Tag Archives: santa claus

Believing in God in All Shapes and Sizes

GodI thought I’d long ago gotten past believing in some sort of external “God.” (And by God I mean the anthropomorphized image of a guy in a beard and white robes meting out judgment based in rules of obviously human making.) And then, there I was, sitting in stop-and-go traffic one day.

A driver to my right was trying to get onto the road from a Safeway parking lot. Car after car crawled past his front bumper towards the next traffic light, never sparing an inch to let him in. Conscientiously I applied my brakes and gave him some space. He waved “thanks” as he nudged into traffic and I waved back, never thinking a thing about it. And then I suddenly realized…

I’d felt a fleeting sense of satisfaction about how “good” I’d been letting the guy into traffic ahead of me. And all of a sudden I saw the invisible belief implicit in that feeling. OMG! At some level I still believed there was some Guy In The Sky WAY UP THERE with a tote board taking note of my actions like Santa Claus, seeing if I was naughty or nice.

Really?

Really. I saw it and was horrified. Surely I was more spiritually evolved than this? Apparently not.

In that moment a whole bunch of other things I do and their raison d’être came sharply into focus. Rain or shine (and in Western Washington it’s mostly rain) after unloading groceries I always push my shopping cart across the parking lot from wherever my car is parked all the way into the cart-holders, no matter how sopping wet I get. I always let other drivers in front of me (does pissing-off drivers behind me count as a negative?); I often say nice things to clerks, noticing their smile or their efficiency or their new hair-do; I make sure I never let my impatience with slow service show, even if I’m seething and up to my eyebrows in thoughts like I’ve got NO freaking time for this! What’s fracking taking so fracking long anyway you fracking dilbert…??? (internal expletives modified of course for good taste and more points??? ack! )

Yep.

Seeing this, it didn’t take long until I was searching out all the other things I still do to  subconsciously placate this invisible Lord God In Heaven Who Is “Into Judgment.”

Any criticism of anyone I usually follow up with a “But s/he’s got good intentions” (or some such platitude). I guard my tongue against gossip. I try not to lie even whitely (and fail. It’s shocking how easy it is to whitewash even the most mundane incident in order to appear even marginally a better person.) Fortunately I’ve gotten beyond accepting compliments with the de rigeur Christian false modesty… “Oh, it was nothing…” But still…

All these actions are to the “good” I suppose. Being patient, being nice, being encouraging to others are wonderful things. The point I’m trying to make here is: what exactly is the motivating factor behind taking such actions?

Yes. I genuinely like to make other peoples’ days better. I like to pay compliments and only do so if said compliments are genuine. I do think patience is a virtue. Why add my shit onto anybody else? I mean, who cares if I’m in a hurry? Everybody’s in a hurry nowadays. And how nice to give others a break. But I’ve been SHOCKED to realize how much I still harbor the belief that by doing these things it will also pay off to some degree with You Know Who.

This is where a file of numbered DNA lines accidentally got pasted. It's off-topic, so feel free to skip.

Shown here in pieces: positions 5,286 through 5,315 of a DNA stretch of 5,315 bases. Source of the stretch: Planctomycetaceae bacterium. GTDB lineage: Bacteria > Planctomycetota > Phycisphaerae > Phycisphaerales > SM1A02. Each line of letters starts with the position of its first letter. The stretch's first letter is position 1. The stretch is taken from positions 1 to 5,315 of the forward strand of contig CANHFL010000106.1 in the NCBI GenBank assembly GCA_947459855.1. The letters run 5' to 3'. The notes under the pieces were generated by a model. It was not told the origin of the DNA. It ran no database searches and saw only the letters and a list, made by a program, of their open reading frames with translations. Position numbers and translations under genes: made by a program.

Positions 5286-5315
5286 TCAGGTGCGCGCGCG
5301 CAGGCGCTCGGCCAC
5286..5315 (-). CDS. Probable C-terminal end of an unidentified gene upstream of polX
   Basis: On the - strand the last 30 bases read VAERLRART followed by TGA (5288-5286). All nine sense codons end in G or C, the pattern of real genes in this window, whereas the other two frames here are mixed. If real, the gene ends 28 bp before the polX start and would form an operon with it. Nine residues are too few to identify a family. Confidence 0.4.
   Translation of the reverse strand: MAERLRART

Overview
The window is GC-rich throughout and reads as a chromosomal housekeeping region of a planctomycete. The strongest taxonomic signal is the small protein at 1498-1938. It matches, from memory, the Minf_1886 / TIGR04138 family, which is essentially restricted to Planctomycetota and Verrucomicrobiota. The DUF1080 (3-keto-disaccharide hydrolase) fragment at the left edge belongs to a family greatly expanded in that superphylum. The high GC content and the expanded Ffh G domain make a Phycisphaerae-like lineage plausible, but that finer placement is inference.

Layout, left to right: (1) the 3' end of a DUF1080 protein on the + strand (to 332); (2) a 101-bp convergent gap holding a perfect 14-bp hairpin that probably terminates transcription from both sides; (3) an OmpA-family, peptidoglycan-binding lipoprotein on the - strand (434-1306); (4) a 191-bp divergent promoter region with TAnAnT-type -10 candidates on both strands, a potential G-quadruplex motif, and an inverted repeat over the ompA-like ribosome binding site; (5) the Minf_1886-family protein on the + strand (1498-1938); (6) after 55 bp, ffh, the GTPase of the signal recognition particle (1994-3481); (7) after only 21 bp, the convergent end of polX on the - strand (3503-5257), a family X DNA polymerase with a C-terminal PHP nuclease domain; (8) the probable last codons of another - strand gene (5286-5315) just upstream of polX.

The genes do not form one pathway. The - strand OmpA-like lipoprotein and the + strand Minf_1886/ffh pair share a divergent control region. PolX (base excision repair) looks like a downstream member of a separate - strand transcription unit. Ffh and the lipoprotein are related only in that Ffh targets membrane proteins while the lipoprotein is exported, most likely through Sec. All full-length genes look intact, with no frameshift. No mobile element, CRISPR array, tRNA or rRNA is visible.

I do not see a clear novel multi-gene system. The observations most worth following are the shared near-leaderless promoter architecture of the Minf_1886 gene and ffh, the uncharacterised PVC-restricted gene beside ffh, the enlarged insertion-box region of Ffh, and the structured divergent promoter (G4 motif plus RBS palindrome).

EEK! Surely I can’t be the only one with this ancient program nipping at my heels (and conscience?)  And what to do with it if you’ve got it?

Well, here’s what I’m doing. I now sometimes let my shopping cart stay in the walkway (not in the lot where it can (God forbid) actually obstruct somebody else’s ability to park.) And I (GASP!) don’t always take the time to shove the ridiculous amounts of postal junk mail through the teeny-tiny slots in the recycling bins at the post office. I occasionally plop my un-asked-for mail on top of the bins for paid employees (or other do-gooders?) to handle. Maybe if enough people do this they’ll replace the new closed-top bins with the old waste paper baskets that were so much easier?

I also don’t let quite as many drivers in front of me as I used to (easing the nerves, no doubt, on those behind me in traffic, so it probably balances out in the over-all scheme of things.)

Who knows what else is next? If God still made curlers I might even wear them in public.

photo by: Michal Osmenda

Do You Have the Grit It Takes to Follow Your Dreams?

Screen Shot 2013-06-04 at 1.50.34 PMHave you ever wanted to give up on something that you really, really wanted because it was just too darn hard to keep trying? 

You can’t run one more step, write one more word, endure one more dead end? Join the club.

Can I Sit Down Now?

But, before you throw in the towel, there’s something you should know.

People who succeed at getting what they want in life aren’t smarter, more talented, or luckier than you.

They just might have something psychologists call grit: the ability to keep going no matter what. Grit, it turns out, may be one of the most powerful ingredients in your success recipe.